o It focuses on development, rather than learning per se, so it does not address learning of information or specific behaviors.
o It proposes discrete stages of development, marked by qualitative differences, rather than a gradual increase in number and complexity of behaviors, concepts, ideas, etc.
The goal of the theory is to explain the mechanisms and processes by which the infant, and then the child, develops into an individual who can reason and think using hypotheses.
To Piaget, cognitive development was a progressive reorganization of mental processes as a result of biological maturation and environmental experience. Children construct an understanding of the world around them, then experience discrepancies between what they already know and what they discover in their environment.
There Are Three Basic Components To Piaget's Cognitive Theory:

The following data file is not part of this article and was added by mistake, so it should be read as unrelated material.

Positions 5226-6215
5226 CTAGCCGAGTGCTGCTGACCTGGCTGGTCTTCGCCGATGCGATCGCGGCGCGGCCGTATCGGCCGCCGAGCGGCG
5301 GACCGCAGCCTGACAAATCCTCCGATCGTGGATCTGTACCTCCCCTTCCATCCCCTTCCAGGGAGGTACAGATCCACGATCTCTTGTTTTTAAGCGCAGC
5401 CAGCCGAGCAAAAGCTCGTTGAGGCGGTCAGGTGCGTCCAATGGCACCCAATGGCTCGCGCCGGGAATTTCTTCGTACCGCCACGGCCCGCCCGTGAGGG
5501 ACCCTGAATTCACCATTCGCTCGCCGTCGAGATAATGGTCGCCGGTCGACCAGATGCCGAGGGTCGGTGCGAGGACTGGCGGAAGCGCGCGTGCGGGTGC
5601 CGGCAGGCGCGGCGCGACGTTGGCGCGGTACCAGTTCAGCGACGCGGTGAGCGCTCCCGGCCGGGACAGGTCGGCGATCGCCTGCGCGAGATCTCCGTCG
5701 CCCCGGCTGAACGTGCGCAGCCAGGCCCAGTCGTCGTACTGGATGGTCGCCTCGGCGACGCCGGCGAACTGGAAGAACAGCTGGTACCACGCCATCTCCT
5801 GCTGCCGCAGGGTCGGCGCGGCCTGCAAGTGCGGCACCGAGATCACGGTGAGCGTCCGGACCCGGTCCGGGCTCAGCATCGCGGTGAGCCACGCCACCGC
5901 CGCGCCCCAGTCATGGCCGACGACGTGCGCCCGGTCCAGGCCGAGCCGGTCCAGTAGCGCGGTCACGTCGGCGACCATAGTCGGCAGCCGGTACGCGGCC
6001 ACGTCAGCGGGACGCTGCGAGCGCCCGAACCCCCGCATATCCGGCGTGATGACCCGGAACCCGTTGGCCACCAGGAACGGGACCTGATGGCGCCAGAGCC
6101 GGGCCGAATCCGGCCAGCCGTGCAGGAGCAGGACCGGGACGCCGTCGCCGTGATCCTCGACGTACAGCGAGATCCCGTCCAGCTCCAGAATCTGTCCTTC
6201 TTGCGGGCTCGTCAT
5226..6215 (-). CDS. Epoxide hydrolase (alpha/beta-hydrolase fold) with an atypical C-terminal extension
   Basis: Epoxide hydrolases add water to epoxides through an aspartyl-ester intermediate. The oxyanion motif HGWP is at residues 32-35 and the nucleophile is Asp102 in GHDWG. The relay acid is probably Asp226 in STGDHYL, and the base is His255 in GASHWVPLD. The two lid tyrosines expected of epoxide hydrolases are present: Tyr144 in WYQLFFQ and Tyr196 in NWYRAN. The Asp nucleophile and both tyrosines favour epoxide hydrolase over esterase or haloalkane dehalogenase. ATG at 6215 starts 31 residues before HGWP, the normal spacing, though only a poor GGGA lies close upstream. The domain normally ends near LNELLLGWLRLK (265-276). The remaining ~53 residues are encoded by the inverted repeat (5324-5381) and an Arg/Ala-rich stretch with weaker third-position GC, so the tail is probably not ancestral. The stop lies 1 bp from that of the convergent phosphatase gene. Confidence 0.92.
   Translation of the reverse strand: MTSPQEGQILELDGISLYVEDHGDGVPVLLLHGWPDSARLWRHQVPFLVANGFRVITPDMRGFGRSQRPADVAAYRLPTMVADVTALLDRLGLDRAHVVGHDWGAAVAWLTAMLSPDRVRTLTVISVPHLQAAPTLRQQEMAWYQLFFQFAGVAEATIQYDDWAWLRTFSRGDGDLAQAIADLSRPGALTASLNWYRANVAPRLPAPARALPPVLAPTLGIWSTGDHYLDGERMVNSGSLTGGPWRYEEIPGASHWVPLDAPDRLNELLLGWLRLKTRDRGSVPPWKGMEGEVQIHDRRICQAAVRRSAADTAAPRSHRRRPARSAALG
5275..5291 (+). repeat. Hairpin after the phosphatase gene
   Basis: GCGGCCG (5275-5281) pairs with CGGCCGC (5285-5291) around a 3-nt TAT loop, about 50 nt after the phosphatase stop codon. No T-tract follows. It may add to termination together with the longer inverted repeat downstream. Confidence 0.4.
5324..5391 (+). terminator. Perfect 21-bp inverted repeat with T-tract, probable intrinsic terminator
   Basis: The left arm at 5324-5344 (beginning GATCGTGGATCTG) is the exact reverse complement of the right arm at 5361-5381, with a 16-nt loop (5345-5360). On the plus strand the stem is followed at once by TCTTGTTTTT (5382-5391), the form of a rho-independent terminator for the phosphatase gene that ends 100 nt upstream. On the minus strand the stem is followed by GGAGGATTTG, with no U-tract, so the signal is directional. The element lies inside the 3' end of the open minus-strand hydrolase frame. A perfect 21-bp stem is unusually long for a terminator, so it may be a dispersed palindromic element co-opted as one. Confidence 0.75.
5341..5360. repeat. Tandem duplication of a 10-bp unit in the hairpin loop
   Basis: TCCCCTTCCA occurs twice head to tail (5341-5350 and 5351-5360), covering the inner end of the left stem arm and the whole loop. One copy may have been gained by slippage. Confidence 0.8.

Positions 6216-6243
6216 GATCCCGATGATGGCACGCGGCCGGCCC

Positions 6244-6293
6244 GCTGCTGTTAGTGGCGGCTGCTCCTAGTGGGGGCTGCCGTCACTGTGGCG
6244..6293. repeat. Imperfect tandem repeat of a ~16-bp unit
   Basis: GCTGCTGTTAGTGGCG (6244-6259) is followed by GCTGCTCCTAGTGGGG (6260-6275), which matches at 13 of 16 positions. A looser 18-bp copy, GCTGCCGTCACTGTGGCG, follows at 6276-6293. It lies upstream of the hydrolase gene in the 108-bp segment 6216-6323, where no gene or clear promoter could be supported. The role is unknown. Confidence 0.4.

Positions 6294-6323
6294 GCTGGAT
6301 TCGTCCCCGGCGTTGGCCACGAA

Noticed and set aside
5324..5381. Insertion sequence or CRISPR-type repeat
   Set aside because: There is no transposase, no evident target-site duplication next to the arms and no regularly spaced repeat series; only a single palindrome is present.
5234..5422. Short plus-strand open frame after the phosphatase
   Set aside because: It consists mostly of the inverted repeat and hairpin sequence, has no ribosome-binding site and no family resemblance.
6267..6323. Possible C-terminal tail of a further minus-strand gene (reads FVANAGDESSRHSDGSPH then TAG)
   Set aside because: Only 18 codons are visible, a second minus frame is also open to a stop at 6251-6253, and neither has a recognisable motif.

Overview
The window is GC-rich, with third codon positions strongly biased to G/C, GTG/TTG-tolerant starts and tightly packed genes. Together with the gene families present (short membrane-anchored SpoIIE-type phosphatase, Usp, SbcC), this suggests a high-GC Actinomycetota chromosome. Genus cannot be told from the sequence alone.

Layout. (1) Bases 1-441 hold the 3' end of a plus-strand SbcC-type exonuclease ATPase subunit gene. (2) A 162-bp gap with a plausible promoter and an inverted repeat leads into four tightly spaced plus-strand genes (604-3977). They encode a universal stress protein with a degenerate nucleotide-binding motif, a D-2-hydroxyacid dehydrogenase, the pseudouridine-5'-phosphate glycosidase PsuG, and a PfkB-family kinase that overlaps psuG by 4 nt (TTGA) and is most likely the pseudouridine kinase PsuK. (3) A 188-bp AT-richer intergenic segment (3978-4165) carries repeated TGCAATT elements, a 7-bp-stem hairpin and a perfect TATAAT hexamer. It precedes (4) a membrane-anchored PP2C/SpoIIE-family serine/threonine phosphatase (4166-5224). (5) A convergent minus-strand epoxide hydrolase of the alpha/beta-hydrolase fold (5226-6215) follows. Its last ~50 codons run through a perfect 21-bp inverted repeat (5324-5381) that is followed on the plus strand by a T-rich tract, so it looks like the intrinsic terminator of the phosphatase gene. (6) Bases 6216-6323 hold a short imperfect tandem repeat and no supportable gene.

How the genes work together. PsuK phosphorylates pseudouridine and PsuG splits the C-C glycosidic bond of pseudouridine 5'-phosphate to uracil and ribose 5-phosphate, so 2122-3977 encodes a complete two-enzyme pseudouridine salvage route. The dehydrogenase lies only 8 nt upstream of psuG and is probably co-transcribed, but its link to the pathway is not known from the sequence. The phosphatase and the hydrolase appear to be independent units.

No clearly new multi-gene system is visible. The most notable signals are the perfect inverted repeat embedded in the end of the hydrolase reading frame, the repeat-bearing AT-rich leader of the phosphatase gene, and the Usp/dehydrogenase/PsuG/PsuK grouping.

Piaget (1952) defined a schema as 'a cohesive, repeatable action sequence possessing component actions that are tightly interconnected and governed by a core meaning'.
In more simple terms Piaget called the schema the basic building block of intelligent behavior – a way of organizing knowledge. Indeed, it is useful to think of schemas as “units” of knowledge, each relating to one aspect of the world, including objects, actions and abstract (i.e. theoretical) concepts.
Wadsworth (2004) suggests that schemata (the plural of schema) be thought of as 'index cards' filed in the brain, each one telling an individual how to react to incoming stimuli or information.
When Piaget talked about the development of a person's mental processes, he was referring to increases in the number and complexity of the schemata that a person had learned.
When a child's existing schemas are capable of explaining what it can perceive around it, it is said to be in a state of equilibrium, i.e. a state of cognitive (i.e. mental) balance.